- Do renovations that require the occupant(s) to vacate for a lengthy period
- Have the rental property demolished
- Turn the rental unit into something other than a residential property
- Give the rental unit to the property manager or superintendent
- Use the Strata Property Act to convert the property into strata lots
- Use the Cooperative Association Act to convert the unit into cooperative housing
To serve you with a Four Month Eviction Notice, your landlord must obtain any legal permits needed to convert their residential property. Once you receive the notice, you can accept it, dispute it or use your “right of first refusal”, which allows you to return to the rental once modifications are done, provided the property has 5 units or more.
If you want to remain a tenant, make sure to inform your landlord in writing that you’re going to use your right of first refusal. Unless they contest it, the landlord must then offer you a new rental agreement and at least 45 days notice as to when their conversions are scheduled for completion. Watch out, this means your landlord could raise your rent.
If you don’t dispute the eviction, you’ll have until the last day of the fourth month to move. Thankfully, since Two and Four Month notices aren’t given to bad tenants, your landlord must offer you one month of rent money to cover moving costs or let you live in the unit for the last month rent-free (unless you don’t qualify for a subsidized rental).
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What Can You Do If You’ve Been Given An Eviction Notice In BC?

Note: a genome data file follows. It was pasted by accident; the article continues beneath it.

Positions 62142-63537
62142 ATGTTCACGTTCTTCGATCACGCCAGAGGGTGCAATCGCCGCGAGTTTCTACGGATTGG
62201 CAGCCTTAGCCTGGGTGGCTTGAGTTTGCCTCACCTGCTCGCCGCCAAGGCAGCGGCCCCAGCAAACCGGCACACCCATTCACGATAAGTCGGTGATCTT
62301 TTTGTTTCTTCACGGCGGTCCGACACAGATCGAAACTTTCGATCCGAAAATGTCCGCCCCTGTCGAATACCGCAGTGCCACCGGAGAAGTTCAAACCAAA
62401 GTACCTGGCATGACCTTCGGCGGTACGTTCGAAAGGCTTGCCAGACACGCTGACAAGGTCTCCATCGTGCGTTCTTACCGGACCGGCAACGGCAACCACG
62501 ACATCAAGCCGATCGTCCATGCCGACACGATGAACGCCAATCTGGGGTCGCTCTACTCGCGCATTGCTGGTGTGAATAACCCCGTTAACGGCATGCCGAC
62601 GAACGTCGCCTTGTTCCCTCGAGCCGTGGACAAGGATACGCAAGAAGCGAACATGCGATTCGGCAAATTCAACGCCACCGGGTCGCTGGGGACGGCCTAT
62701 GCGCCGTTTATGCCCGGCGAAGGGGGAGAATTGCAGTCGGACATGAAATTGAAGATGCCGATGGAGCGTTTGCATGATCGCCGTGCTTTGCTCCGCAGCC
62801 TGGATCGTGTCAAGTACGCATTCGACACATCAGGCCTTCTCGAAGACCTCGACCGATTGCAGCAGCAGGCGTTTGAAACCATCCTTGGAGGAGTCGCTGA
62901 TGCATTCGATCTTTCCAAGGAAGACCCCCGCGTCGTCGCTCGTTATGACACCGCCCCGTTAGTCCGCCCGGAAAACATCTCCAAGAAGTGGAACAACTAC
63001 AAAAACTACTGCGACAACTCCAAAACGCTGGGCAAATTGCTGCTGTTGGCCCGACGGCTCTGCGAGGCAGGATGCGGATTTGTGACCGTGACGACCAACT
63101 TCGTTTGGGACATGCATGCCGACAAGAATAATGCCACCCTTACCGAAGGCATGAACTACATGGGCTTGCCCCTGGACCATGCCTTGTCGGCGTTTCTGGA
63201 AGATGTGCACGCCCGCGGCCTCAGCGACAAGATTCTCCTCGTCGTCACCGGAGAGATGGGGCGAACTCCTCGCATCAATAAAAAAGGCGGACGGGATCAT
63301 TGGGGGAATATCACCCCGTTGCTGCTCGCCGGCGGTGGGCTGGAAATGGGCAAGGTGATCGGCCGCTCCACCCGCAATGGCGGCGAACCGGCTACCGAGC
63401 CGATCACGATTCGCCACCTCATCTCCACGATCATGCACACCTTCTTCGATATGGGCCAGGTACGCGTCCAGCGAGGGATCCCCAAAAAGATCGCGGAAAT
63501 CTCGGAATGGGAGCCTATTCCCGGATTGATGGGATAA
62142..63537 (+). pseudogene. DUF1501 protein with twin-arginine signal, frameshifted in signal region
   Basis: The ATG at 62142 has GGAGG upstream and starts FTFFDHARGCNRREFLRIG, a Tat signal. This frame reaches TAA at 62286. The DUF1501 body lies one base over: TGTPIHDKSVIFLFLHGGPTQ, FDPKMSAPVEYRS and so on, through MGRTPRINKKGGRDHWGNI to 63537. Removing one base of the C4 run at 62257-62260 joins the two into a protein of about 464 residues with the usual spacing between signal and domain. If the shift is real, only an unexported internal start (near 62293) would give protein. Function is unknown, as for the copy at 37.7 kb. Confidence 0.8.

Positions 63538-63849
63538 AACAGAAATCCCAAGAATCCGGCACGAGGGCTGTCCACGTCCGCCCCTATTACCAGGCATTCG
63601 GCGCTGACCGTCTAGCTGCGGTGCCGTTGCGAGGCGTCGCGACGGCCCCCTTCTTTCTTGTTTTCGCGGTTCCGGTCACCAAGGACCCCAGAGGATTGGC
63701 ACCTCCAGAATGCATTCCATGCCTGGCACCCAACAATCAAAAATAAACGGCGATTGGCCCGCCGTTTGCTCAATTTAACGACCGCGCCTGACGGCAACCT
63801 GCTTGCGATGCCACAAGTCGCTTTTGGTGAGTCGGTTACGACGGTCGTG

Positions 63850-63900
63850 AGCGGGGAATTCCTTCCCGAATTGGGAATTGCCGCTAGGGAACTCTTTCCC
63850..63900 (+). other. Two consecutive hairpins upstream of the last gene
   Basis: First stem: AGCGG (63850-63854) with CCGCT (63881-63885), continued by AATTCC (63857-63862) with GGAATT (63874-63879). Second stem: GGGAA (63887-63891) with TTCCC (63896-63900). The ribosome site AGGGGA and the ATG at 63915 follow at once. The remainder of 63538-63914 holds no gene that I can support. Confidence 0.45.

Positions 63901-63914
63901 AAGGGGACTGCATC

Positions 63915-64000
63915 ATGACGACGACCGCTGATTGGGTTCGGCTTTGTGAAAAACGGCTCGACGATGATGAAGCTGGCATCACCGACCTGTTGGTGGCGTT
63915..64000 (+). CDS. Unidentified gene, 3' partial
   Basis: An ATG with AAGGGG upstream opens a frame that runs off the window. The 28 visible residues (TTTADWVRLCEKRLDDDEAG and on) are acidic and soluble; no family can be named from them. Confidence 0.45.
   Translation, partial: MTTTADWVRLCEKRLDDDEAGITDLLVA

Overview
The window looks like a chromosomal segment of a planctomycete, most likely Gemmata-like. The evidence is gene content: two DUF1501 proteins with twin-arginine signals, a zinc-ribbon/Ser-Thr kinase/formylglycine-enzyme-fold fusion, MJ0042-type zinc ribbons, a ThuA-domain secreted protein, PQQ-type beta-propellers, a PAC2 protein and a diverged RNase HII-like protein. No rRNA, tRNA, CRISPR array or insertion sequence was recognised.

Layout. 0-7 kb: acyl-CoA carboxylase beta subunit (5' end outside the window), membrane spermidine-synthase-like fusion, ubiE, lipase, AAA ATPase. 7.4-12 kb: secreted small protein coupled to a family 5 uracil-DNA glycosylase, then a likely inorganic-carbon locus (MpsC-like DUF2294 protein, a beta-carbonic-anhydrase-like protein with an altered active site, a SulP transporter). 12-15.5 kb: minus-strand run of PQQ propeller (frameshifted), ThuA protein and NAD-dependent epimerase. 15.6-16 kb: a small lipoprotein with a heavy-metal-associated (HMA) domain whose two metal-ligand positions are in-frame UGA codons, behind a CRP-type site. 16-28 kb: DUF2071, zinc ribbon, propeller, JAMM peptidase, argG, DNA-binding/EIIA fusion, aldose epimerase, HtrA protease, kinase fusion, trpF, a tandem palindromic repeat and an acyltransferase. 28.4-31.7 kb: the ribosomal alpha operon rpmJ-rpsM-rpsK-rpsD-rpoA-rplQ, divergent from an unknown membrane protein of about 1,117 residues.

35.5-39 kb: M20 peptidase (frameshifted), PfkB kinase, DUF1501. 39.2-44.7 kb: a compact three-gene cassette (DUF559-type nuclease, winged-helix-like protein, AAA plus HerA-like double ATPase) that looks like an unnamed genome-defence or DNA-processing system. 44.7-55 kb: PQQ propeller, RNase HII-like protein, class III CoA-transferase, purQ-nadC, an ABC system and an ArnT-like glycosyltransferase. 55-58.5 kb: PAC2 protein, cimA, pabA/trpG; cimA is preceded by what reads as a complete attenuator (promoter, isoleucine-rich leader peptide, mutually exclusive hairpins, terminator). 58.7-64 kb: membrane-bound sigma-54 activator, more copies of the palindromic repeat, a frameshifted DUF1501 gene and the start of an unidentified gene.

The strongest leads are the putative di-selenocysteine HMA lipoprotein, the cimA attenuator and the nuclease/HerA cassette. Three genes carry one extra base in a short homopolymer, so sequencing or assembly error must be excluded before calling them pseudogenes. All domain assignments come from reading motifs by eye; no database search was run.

If your landlord serves you with an eviction notice, there are a few things you can do to resolve the situation peacefully, such as:
Talk It Over
Some landlords are open to negotiation. If you haven’t been a terrible renter and the landlord is selling the unit, giving it to someone or they need you out for renovations, a deal might be possible. At the very least, they may allow you to buy the property, help you transfer to another unit or let you move back in with no rent increase.
Unfortunately, if you’re being evicted for more serious reasons, like bad behaviour, you may be out of luck. That said, if you discuss the situation openly with your landlord or write them an explanatory letter, they could give you a break or offer more options. Call the Residential Tenancy Branch if you need help with tenant-landlord negotiations.
File A Dispute
If your landlord gives you a questionable eviction notice, suddenly increases your rent or refuses to repair part of your rental, then you may need to apply for a dispute resolution through the Residential Tenancy Branch. The RTB is the authority that handles any tenant/landlord disputes for money claims of $35,000 or less.
Like a court trial, the dispute process involves a hearing where you and your landlord can defend yourselves in front of an arbitrator, who will consider the evidence each party presents and make an impartial choice as to whose claim is valid.
Each type of eviction has a different time frame for when a dispute can be filed. If the dispute application is verified by the designated date, the eviction notice will be suspended until the arbitrator has come to an official decision.
Landlords can also use a dispute resolution to get compensated for unpaid rent and damages or get an Order of Possession when a tenant doesn’t vacate their unit on time. However, if either party wishes to claim more than $35,000 in compensation, they must do it through the Supreme Court of British Columbia.
Every B.C. eviction notice comes with its own rules and mandatory moving times: